Cybersecurity company Kaspersky is reporting there has been an uptick in ransomware attacks this year, with many specifically targeting municipalities and their subset organizations.
Kaspersky researchers studied 174 municipal institutions and their 3,000 subset organizations that were targeted in 2019. The number alone shows that attacks have increased 60 percent since last year, the company said.
While many attacks have previously targeted corporations and businesses, malware distributors are now attacking municipal organizations. These organizations can’t typically pay the large ransoms that corporations do, but they tend to acquiesce to demands more easily.
Also, blocking municipal services tends to affect a larger swath of the population, which is a motivator for ransom paying.
The amounts for municipal ransoms range from $5,300,000 to $1,032,460, on average. However, those numbers don’t show the accurate number of damage, and the longer-term consequences of the ransomware actions are more devastating.
“One must always keep in mind that paying extortionists is a short-term solution which only encourages criminals and keeps them funded to quite possibly repeat the same acts,” said Fedor Sinitsyn, a security researcher at Kaspersky. “In addition, once a city has been attacked, the whole infrastructure is compromised and requires an incident investigation and a thorough audit. This inevitably results in costs that are in addition to the ransom requested.”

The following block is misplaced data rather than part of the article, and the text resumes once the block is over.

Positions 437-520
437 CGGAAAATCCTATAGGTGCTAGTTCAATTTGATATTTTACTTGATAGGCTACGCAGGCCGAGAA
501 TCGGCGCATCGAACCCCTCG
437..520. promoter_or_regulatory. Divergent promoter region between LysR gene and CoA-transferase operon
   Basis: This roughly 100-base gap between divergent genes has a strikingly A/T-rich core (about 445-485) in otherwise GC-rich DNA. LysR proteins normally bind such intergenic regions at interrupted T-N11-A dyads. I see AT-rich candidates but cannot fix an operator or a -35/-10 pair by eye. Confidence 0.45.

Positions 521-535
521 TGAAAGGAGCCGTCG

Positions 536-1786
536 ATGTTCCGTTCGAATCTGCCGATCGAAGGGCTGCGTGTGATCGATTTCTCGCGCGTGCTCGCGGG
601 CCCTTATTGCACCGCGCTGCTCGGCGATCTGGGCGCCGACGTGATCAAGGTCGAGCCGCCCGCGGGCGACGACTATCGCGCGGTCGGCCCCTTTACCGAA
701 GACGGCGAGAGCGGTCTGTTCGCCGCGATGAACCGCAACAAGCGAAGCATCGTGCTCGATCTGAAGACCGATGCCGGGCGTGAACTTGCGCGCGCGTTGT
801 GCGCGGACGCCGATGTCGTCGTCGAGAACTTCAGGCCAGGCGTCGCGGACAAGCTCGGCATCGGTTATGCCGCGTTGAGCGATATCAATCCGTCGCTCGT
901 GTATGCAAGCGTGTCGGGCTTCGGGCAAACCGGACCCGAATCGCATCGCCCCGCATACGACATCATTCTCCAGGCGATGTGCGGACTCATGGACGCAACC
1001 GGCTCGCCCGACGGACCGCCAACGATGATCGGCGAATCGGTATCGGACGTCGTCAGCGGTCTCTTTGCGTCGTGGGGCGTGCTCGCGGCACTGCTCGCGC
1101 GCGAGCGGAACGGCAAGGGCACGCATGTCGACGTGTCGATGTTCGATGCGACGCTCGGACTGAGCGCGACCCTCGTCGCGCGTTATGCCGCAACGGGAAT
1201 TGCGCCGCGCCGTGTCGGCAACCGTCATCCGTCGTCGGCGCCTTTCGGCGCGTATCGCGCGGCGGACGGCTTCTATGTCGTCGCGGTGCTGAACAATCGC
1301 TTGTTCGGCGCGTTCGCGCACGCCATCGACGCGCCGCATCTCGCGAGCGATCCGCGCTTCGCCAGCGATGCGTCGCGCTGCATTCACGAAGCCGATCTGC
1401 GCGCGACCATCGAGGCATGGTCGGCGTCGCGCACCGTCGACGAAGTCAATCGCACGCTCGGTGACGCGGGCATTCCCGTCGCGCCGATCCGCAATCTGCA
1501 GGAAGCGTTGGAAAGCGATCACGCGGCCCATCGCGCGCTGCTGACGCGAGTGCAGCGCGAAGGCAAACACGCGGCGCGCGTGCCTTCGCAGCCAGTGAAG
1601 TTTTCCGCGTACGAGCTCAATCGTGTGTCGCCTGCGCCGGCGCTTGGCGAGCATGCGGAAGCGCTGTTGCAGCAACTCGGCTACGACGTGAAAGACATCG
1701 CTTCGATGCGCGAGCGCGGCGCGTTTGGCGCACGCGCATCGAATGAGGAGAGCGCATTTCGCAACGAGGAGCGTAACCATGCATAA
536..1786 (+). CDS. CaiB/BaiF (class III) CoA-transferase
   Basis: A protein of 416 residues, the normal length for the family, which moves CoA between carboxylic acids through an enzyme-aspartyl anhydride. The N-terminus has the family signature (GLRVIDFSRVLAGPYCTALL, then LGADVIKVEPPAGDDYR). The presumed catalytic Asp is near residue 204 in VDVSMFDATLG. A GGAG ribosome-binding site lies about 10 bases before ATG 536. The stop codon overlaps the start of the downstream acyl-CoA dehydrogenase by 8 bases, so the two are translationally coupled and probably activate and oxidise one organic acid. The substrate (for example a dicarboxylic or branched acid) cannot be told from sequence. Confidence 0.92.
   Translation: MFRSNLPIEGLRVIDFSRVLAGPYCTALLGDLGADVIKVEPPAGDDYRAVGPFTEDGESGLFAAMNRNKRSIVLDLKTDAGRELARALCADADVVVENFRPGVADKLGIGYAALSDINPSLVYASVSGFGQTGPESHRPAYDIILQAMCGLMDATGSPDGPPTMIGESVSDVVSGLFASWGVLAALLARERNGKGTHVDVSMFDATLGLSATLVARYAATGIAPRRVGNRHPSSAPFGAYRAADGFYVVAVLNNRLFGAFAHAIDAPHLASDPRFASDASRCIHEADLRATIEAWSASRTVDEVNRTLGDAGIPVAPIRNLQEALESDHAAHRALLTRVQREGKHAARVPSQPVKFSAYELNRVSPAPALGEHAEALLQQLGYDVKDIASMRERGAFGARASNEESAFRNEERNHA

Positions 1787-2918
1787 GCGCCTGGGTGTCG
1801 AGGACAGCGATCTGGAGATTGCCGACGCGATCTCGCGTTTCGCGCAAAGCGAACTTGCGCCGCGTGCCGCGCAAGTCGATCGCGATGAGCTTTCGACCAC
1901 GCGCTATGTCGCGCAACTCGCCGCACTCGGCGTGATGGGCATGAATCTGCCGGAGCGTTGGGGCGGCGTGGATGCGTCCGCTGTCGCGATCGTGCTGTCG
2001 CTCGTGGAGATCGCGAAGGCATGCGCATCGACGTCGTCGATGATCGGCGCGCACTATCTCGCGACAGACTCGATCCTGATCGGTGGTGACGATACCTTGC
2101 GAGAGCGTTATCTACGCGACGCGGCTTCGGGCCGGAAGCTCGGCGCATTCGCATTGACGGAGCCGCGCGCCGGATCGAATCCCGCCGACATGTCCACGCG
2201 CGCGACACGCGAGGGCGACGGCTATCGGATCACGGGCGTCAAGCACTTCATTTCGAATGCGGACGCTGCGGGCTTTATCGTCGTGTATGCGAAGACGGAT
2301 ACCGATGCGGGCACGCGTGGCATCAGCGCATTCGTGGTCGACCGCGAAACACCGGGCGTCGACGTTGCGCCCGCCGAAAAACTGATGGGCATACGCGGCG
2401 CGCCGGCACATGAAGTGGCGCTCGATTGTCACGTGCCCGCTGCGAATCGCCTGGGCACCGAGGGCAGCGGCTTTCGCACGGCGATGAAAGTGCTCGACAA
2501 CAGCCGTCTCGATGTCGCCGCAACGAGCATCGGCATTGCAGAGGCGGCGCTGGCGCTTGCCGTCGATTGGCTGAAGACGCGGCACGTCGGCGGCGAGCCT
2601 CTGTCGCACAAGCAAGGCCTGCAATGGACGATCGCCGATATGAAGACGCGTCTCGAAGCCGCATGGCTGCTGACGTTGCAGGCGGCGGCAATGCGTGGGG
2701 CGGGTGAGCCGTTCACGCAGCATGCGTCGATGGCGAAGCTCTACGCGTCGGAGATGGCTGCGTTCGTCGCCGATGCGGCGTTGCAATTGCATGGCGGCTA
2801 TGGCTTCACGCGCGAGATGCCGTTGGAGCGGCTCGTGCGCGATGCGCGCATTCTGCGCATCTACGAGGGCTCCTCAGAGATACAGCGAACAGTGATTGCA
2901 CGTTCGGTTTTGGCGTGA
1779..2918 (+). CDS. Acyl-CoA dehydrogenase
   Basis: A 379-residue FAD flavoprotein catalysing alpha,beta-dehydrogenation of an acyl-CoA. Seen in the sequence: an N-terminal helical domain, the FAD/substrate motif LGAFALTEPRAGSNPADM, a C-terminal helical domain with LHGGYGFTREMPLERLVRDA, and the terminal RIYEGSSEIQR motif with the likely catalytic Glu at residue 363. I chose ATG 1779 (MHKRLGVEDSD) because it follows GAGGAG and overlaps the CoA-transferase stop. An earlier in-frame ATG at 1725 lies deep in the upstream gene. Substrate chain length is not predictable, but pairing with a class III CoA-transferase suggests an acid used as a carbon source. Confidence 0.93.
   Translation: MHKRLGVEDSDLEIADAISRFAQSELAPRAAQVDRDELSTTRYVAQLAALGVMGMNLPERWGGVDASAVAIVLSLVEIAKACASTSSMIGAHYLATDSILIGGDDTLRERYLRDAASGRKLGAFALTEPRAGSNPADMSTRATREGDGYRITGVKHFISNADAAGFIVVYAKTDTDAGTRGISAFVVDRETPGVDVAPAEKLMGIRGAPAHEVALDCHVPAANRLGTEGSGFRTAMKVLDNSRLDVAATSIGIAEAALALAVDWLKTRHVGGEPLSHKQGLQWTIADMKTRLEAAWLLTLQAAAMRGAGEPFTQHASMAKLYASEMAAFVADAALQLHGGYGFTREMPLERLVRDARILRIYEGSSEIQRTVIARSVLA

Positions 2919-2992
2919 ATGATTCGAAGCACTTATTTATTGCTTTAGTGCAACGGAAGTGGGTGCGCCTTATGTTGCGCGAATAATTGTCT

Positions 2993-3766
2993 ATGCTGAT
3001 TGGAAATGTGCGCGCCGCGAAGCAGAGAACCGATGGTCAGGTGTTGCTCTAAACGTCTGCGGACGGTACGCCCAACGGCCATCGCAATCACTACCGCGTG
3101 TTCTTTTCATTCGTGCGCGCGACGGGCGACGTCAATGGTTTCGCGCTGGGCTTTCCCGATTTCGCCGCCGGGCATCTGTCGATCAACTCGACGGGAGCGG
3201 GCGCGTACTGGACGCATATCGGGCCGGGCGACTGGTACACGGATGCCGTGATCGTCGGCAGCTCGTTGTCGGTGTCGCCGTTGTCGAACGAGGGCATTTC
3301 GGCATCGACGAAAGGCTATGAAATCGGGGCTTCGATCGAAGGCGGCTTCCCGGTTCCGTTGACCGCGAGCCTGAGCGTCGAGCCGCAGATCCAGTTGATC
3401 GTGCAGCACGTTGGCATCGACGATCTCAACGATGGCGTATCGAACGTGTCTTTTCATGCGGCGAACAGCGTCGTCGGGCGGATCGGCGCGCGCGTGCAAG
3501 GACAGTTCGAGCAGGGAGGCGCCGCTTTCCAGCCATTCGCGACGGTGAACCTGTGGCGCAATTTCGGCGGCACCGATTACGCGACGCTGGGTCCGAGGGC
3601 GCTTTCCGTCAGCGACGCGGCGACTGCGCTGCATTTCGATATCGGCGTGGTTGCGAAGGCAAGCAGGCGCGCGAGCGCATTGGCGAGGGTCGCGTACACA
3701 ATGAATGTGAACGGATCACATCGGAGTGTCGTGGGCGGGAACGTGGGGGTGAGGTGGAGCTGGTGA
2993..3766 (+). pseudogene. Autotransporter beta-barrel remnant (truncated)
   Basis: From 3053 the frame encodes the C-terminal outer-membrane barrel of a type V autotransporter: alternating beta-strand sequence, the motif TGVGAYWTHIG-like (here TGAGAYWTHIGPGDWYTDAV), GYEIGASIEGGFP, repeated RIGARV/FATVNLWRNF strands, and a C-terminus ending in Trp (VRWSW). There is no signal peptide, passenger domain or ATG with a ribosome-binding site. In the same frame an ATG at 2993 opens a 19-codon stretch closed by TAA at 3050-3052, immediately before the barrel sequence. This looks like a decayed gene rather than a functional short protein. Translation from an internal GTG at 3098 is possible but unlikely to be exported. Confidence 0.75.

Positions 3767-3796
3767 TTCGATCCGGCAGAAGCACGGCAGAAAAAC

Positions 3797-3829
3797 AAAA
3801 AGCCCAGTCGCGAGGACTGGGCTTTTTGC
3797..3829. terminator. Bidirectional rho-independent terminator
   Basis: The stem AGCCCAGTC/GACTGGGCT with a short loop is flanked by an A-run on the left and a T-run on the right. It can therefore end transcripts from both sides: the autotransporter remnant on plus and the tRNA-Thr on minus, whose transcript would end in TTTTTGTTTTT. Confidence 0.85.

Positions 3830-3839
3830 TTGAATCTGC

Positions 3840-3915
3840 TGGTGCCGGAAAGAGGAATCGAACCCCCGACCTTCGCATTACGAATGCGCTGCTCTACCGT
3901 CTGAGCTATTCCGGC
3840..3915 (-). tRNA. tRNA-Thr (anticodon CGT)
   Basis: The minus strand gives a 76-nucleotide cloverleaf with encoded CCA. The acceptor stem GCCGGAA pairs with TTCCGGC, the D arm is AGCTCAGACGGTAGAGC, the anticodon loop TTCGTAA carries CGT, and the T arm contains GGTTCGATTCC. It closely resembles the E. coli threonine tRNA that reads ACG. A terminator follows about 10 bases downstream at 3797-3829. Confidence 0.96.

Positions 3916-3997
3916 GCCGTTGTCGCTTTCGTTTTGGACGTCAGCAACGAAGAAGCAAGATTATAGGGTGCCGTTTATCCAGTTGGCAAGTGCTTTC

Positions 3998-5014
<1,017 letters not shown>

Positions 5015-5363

The researcher advised, “Based on our observations, cities might be inclined to pay because they usually cover the cyber risks with help of insurance and allocating budgets for incident response. The better approach would be to invest in proactive measures like proven security and backup solutions as well as regular security audit. While the trend of attacks on municipalities is only growing, it can be stifled by adjusting the approach to cybersecurity and what is more important by the refusal to pay ransoms and broadcasting this decision as an official statement.”
Kaspersky observed three types of malware that were the most prevalent: Ryuk, Purga and Stop. Ryuk rose to prominence in the last year and has been active in both the public and private sector. It spreads by phishing and as an attachment on a financial document.
Purga has been around since 2016, but has recently been used to target municipalities. Stop cryptor is the newest attack, and it conceals itself in software installers. It’s the number seven most popular cryptor as of the third quarter of this year, Kaspersky said.